57 And it came to pass, that, as they went in the way, a certain man said unto him, Lord, I will follow thee whithersoever thou goest.
58 And Jesus said unto him, Foxes have holes, and birds of the air have nests; but the Son of man hath not where to lay his head.
59 And he said unto another, Follow me. But he said, Lord, suffer me first to go and bury my father.
60 Jesus said unto him, Let the dead bury their dead: but go thou and preach the kingdom of God.
61 And another also said, Lord, I will follow thee; but let me first go bid them farewell, which are at home at my house.
62 And Jesus said unto him, No man, having put his hand to the plough, and looking back, is fit for the kingdom of God. (Lk. 9:57-62)
I was first drawn to this scripture by the phrase, “Let the dead bury their dead…” I wondered so much why Jesus would call a grieving family “the dead”.
But before we discuss that, let us see what Jesus said to the first man, the man who told Him, “I will follow thee whithersoever thou goest”.
Jesus told this man, “Foxes have holes, and birds of the air have nests; but the Son of man hath not where to lay his head.”
That is incredible, to say the least. The Son of the Most High God had nowhere to lay His head? while even foxes and birds have somewhere to lay down and sleep?! The Kingdom of God is a worldly paradox. That is why Jesus’ words cannot marry with the “Money, come to me now!” gospel or lifestyle that worldly preachers try to propagate today (see the clip in my post “Prosperity Gospel vs Suffering for Christ”). Suffering is the price for following Christ.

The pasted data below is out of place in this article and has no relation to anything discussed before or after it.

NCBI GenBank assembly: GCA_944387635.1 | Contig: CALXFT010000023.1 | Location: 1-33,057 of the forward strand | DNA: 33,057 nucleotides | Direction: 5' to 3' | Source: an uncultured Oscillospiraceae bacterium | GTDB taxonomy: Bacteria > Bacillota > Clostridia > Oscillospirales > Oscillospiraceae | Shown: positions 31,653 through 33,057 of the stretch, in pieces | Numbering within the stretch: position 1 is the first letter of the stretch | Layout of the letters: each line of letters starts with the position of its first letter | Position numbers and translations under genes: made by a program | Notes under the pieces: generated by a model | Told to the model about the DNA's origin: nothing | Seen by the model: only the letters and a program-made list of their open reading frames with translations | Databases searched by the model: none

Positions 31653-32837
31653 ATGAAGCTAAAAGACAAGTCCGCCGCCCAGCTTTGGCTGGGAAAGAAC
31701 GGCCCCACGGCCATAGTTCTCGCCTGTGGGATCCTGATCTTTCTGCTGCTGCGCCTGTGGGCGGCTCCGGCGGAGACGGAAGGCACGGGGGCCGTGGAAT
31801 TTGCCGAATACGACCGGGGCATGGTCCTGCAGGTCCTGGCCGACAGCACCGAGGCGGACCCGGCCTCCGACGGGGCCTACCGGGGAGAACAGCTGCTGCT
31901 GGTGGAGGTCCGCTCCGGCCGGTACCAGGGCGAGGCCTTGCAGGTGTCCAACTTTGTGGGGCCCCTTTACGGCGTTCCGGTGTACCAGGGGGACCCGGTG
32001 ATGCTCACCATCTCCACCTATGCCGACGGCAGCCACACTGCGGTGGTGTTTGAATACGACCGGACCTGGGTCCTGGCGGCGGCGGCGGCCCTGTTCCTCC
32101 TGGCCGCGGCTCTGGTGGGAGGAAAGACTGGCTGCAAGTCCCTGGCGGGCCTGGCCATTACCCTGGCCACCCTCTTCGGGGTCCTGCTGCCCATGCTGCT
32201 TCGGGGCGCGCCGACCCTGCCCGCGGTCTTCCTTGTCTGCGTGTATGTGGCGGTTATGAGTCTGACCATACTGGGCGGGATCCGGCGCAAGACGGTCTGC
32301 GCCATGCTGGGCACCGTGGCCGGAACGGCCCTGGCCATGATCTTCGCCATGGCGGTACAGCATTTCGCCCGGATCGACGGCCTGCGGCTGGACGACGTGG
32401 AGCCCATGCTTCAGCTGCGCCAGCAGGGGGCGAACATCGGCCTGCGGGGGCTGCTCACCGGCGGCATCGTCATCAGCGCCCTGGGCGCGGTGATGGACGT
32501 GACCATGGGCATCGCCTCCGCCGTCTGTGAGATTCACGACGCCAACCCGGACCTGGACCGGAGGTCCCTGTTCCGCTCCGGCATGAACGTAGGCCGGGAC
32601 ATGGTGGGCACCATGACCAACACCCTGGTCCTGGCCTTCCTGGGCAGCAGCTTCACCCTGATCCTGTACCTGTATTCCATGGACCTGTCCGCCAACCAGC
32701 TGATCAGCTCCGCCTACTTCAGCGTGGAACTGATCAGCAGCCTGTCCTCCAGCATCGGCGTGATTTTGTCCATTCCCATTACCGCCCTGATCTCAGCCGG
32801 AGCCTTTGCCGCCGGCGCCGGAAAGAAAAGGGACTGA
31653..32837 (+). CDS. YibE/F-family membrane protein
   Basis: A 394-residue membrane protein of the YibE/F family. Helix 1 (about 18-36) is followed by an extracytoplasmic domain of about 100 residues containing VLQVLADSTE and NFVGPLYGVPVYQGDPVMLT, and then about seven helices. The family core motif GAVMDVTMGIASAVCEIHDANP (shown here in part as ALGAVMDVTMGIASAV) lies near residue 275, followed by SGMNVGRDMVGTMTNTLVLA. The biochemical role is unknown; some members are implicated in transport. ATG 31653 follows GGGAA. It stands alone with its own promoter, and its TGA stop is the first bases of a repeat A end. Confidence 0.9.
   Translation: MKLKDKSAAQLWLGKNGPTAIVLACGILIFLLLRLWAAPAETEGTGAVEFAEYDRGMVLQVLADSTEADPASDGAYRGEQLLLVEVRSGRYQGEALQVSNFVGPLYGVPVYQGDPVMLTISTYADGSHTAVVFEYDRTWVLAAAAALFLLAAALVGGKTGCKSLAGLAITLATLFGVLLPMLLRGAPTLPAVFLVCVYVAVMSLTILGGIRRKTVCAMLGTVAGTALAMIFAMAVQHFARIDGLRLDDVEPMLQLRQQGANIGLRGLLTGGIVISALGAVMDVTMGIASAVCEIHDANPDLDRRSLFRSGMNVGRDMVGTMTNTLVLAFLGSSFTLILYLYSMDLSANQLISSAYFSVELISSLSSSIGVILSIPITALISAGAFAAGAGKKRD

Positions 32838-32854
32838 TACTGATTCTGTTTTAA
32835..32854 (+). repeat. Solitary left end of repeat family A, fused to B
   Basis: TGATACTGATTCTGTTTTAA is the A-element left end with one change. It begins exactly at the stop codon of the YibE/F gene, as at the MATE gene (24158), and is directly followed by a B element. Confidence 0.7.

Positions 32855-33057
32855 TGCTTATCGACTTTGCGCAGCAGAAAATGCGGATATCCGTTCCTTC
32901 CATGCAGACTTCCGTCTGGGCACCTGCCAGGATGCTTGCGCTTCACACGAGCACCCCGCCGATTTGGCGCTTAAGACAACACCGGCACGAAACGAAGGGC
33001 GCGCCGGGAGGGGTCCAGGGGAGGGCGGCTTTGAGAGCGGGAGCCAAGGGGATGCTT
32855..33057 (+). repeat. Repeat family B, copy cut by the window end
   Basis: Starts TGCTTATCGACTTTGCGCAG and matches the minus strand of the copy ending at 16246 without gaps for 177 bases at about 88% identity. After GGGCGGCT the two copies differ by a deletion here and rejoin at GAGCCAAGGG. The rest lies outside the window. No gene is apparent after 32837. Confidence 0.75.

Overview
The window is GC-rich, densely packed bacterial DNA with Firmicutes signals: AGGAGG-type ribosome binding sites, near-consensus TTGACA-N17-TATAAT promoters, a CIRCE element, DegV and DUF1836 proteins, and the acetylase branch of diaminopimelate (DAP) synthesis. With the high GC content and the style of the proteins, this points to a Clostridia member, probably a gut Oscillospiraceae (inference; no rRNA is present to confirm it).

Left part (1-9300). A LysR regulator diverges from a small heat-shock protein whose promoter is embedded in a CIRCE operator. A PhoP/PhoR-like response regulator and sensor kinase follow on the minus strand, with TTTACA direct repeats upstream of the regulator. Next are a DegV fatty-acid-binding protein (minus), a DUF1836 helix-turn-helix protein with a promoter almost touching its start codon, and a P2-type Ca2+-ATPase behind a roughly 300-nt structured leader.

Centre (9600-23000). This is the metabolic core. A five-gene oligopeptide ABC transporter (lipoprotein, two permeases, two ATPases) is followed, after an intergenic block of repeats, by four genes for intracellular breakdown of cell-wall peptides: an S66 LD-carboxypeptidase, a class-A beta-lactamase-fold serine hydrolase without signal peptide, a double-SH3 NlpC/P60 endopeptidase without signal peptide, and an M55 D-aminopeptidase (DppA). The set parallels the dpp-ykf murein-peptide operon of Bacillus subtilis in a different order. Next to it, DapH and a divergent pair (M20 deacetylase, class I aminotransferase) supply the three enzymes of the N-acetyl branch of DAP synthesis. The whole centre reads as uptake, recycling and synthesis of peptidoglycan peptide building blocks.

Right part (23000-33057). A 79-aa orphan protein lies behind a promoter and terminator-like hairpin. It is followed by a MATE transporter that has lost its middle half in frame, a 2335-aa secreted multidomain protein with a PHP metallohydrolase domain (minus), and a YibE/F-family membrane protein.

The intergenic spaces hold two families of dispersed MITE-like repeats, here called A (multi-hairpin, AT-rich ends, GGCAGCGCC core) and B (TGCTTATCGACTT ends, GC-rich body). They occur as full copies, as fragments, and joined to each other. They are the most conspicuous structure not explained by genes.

Jesus was here telling the man the price to pay for following Him. He was to expect to gain nothing of this world.
“Foxes have holes, and birds of the air have nests; but the Son of man hath not where to lay his head.”
The Apostle Paul knew the price. In his writings, he puts it this way, “Therefore I take pleasure in infirmities, in reproaches, in necessities, in persecutions, in distresses for Christ’s sake: for when I am weak, then am I strong” (1 Cor. 12:10).
At least, now, we know the price. It is to lose all.
Let us get back to Jesus and the man who wanted to first go bury his father then come follow Jesus. Jesus told the man, “Let the dead bury their dead…”
In African society we highly revere a family that has undergone a death, and we would hardly use such words as Jesus used here in a situation where a family is grieving, even in our imagination. But here Jesus tells a man who wants to go bury his father, “Let the dead bury their dead…”